Habs First Impressions: 2019-2020

Photo: @CanadiensMTL via Twitter


“I know it’s early but..” – Pundits across the league, gathering what data they can from a sample size of approximately 2 or 3 games.


Plenty of thoughts are circulating across the league for all 31 teams in the NHL, meaning the Habs are in the same situation as everyone else.  The beauty and peril of October hockey ring simultaneously with every shift as every player plays to –at the very least– not end up on the wrong side of the 8 ball come December.  Any idea surrounding the Habs right now, much like any other team at this point of the season, will come in rapid fire form and may very well be gone in another week’s time but with only one week of the season to observe thus far, this is what there is to work with.


  • Jonathan Drouin was considered to have had a bad season in 2018-2019 with 53 points by the end of it all.  Read that again.  If 53 points is a bad season, everyone should be on the edge of their seats for a good season in 2019-2020 and they may not have to wait long.  Jonathan Drouin claimed ahead of this season that he felt that he had “a bit more to give” and while his point totals are not staggering at the moment, he has been doing the right things on a shift by shift basis.  As long as he continues to the small things right, the big things will come as a result for a kid so talented.  Whatever the missing link was last season, it appears to be locked in now.


  • As expected, Jesperi Kotkaniemi looks more mature in every way.  The Habs 3rd overall pick from the 2018 entry draft beefed up over the summer.  After going the length of last season without a road goal, Kotkaniemi was quick to find the back of the net in the arenas of the opposition to get his sophomore season off on the right foot.  Every tool in his skill set appears to be that much sharper and more refined with such a young brain rapidly absorbing the experience he picked up at the tender age of 18; experience that will certainly prove itself valuable as the coming year runs on.


  • One does not simply discuss the experiences of last season without bringing up Ryan Poehling rocket launching himself into immortality in Bob Cole’s final game.  Finding one’s way into Habs lore is easier said than done with a franchise bearing a legacy older than the NHL itself but 3 goals on as many shots plus the shootout winner when the Habs needed a hero in a historic game is a sure way to do it.  Even with time missed in the preseason, Poehling came back for the remainder of it and did not miss a single beat.  Not to fault the team for airing on the side of caution with a player’s well being but he did not appear to need any time with the Laval Rocket.  Talk about a great player on the right side of youth and stack up the names of those that fit the bill of NHL ready: Ryan Poehling is at the top of the list and everyone will be seeing him in the big league again soon.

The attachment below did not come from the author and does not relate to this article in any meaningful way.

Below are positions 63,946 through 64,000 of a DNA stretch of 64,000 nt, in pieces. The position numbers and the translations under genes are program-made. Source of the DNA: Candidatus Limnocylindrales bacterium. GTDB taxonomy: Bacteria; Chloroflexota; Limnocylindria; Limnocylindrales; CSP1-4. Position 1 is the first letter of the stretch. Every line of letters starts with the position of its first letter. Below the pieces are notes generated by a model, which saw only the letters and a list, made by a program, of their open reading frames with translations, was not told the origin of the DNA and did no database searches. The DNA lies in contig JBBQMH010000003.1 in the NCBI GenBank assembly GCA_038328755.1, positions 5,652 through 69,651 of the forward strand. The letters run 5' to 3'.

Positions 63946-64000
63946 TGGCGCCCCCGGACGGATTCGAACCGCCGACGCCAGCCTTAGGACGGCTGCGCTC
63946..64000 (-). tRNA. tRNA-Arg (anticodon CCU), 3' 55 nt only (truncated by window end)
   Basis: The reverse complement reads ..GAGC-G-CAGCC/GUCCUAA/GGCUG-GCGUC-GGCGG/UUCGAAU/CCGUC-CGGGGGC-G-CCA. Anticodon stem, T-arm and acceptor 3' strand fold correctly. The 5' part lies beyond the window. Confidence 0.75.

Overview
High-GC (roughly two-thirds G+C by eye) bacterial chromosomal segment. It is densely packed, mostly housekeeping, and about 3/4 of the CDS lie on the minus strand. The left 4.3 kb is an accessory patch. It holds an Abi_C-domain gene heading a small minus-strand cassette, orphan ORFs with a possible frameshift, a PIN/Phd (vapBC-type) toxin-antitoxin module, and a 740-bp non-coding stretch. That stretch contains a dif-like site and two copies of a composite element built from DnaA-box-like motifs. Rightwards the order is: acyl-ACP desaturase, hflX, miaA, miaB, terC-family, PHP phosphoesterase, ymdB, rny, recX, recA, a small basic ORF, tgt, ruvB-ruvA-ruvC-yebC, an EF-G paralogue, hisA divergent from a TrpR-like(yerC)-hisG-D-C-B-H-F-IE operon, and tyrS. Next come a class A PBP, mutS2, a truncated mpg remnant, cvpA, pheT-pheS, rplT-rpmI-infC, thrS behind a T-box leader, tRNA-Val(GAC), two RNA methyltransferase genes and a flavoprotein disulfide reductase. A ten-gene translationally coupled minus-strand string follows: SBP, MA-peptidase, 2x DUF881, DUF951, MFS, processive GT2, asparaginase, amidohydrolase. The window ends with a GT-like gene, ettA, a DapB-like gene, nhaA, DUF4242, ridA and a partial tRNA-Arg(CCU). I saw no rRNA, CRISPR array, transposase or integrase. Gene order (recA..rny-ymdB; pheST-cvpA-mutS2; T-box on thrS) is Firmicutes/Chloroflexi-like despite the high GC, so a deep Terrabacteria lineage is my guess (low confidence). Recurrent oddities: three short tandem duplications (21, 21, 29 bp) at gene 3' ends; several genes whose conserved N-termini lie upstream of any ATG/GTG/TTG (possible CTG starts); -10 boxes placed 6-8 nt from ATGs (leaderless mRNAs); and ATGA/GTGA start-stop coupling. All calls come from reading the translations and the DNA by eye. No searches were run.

• Alongside Ryan Poehling in the category of highly skilled youngsters wowing absolutely everyone through September was the piece in the return for former captain Max Pacioretty in Nick Suzuki.  As he gains his bearings in the NHL along the wing, the need for Suzuki –like many youngsters looking to make the transition– was to see how he would fare with the timing and pace of the NHL.  It was visible from the first game of camp that Suzuki’s intelligence, positioning and awareness would make that transition seamless.  What he showed against the Sabres in particular was that he can wisely apply pressure while remaining patient as he displayed tremendous hockey IQ and vision.  He was rewarded for forcing the Sabres into a mistake as Suzuki grabbed his first NHL point, an assist on the power play.  Playing meaningful minutes in the top six on even strength shifts plus having the faith of the coaching staff to play in all scenarios spells that he is here to stay for the Habs and the kind of help that brings to the much maligned power play will make a difference of thunderous proportions by the time Spring shows its face again.


  • Speaking of the Habs power play, the worst its been this season still looks better than almost anything it showcased at any point last season.  One visible difference is that when the Habs need to find their way back into the offensive zone, they do continue to stress the desire to attack with numbers but they are thinking less and acting more.  Instead of gingerly looking for the safest point of entry, the Habs brazenly explode through any opening that they can get before it has the chance to close on them all over again.  With these strides thus far, the room for improvement remains but the challenge is a more feasible task this year with some necessary adjustments and the personnel it evidently needed to bolster their efforts.